NTSB: Air show crash attributed to pilot error

The cause of the crash that killed Guy “Doc” Baldwin, an aerobatic pilot, on Oct. 4, 2006 at the Tucumcari Air Show was “the pilot’s failure to maintain aircraft control,” according to a probable cause report from the National Transportation Safety Board.
That failure resulted in an accelerated stall, the report said. Other factors included the low altitude for recovery from the loop and the high density altitude, the report said.
Baldwin, 60, a physician, stunt pilot and aviation columnist from Tulsa, Okla., was flying a German Extra 300L and was one of the first acts at the 14th annual event attended by about 1,000 people.
A cameraman who recorded Baldwin’s flight said the pilot did not “start his pull until he was too low to recover,” and “When the plane passed overhead, the noise the air was making as it passed over sounded very interrupted or turbulent,” the NTSB report said.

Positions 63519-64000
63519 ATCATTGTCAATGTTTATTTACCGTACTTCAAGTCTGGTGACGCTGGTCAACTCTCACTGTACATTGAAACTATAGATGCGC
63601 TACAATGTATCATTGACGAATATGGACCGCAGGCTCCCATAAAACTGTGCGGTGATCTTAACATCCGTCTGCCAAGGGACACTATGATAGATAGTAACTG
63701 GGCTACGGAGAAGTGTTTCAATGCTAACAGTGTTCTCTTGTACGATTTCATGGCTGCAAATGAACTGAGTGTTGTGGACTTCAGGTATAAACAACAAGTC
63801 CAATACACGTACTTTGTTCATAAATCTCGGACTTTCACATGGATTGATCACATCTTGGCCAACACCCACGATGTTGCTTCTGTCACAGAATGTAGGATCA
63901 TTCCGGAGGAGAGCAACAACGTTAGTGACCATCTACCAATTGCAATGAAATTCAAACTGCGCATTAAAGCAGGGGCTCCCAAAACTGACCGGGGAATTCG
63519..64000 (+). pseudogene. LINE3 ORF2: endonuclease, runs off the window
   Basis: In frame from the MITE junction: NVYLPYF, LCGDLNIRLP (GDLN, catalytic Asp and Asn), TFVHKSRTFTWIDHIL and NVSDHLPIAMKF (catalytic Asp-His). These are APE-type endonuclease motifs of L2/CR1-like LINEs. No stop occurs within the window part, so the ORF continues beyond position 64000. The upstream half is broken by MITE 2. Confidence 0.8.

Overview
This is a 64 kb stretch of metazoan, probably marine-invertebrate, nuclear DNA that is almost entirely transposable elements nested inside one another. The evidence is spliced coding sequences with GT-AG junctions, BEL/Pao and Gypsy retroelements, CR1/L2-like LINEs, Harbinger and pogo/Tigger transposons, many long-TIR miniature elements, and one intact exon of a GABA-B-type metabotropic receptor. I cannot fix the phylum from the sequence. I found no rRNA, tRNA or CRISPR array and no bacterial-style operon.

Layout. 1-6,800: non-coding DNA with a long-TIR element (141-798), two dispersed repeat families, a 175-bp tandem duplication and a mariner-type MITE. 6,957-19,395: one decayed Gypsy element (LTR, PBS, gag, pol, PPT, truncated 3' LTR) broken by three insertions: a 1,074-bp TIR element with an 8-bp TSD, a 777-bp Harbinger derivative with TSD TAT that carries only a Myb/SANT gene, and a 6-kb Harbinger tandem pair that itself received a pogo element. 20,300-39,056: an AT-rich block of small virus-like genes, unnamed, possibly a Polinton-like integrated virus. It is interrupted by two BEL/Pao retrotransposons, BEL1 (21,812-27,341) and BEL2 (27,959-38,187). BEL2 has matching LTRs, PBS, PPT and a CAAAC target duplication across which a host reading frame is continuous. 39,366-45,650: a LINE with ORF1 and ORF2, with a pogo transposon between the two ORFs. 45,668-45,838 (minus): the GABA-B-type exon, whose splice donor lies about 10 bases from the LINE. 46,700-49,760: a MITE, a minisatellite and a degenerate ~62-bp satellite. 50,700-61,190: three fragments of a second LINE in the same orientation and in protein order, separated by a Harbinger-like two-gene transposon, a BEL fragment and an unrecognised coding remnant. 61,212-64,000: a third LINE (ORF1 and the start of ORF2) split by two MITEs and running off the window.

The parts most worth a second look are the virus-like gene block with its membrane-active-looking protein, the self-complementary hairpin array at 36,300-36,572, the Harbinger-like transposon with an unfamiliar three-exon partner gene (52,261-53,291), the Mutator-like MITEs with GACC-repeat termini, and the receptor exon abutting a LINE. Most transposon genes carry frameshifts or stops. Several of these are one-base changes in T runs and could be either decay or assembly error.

The cameraman also said, “There was a definitive break in the wing flight, a dip or stall, as it passed by.”
An examination of Baldwin’s airplane, engine, and related systems revealed no anomalies, the report said.
The air show was canceled that day and, soon after, the crash raised questions about whether or not the air show should continue.
However, several of Baldwin’s friends from the aviation community said the show should continue and that Baldwin would have wanted the show to continue.
The air show’s organizers, the Rotary Club, will hold the 15th annual event on Sept. 19.